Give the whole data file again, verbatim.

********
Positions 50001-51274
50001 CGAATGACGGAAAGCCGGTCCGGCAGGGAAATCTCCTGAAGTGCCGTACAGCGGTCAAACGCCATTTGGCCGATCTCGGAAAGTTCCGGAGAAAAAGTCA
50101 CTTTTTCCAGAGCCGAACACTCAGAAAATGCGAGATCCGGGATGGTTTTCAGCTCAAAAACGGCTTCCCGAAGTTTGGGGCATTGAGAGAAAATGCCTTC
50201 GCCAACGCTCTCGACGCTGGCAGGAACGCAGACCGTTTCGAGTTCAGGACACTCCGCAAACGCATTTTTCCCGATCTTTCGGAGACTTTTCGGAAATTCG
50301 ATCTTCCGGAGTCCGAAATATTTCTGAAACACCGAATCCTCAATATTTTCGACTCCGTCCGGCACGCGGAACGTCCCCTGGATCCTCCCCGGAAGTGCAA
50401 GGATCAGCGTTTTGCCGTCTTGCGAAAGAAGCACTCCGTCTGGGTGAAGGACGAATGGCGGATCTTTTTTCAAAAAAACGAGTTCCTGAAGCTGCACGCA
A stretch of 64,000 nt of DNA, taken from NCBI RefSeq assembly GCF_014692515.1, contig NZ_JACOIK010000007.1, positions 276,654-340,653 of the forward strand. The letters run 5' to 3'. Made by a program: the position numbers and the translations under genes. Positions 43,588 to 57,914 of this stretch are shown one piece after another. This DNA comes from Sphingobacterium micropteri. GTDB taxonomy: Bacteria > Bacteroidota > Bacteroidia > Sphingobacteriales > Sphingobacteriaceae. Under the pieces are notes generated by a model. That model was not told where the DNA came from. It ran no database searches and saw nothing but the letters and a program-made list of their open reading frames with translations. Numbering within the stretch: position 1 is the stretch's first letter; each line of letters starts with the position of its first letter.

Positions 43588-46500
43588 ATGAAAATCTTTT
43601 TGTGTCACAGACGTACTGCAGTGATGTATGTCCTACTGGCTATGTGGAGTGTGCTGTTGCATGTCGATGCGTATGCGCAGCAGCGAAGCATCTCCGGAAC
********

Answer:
Positions 50001-51274
50001 CGAATGACGGAAAGCCGGTCCGGCAGGGAAATCTCCTGAAGTGCCGTACAGCGGTCAAACGCCATTTGGCCGATCTCGGAAAGTTCCGGAGAAAAAGTCA
50101 CTTTTTCCAGAGCCGAACACTCAGAAAATGCGAGATCCGGGATGGTTTTCAGCTCAAAAACGGCTTCCCGAAGTTTGGGGCATTGAGAGAAAATGCCTTC
50201 GCCAACGCTCTCGACGCTGGCAGGAACGCAGACCGTTTCGAGTTCAGGACACTCCGCAAACGCATTTTTCCCGATCTTTCGGAGACTTTTCGGAAATTCG
50301 ATCTTCCGGAGTCCGAAATATTTCTGAAACACCGAATCCTCAATATTTTCGACTCCGTCCGGCACGCGGAACGTCCCCTGGATCCTCCCCGGAAGTGCAA
50401 GGATCAGCGTTTTGCCGTCTTGCGAAAGAAGCACTCCGTCTGGGTGAAGGACGAATGGCGGATCTTTTTTCAAAAAAACGAGTTCCTGAAGCTGCACGCA
A stretch of 64,000 nt of DNA, taken from NCBI RefSeq assembly GCF_014692515.1, contig NZ_JACOIK010000007.1, positions 276,654-340,653 of the forward strand. The letters run 5' to 3'. Made by a program: the position numbers and the translations under genes. Positions 43,588 to 57,914 of this stretch are shown one piece after another. This DNA comes from Sphingobacterium micropteri. GTDB taxonomy: Bacteria > Bacteroidota > Bacteroidia > Sphingobacteriales > Sphingobacteriaceae. Under the pieces are notes generated by a model. That model was not told where the DNA came from. It ran no database searches and saw nothing but the letters and a program-made list of their open reading frames with translations. Numbering within the stretch: position 1 is the stretch's first letter; each line of letters starts with the position of its first letter.

Positions 43588-46500
43588 ATGAAAATCTTTT
43601 TGTGTCACAGACGTACTGCAGTGATGTATGTCCTACTGGCTATGTGGAGTGTGCTGTTGCATGTCGATGCGTATGCGCAGCAGCGAAGCATCTCCGGAAC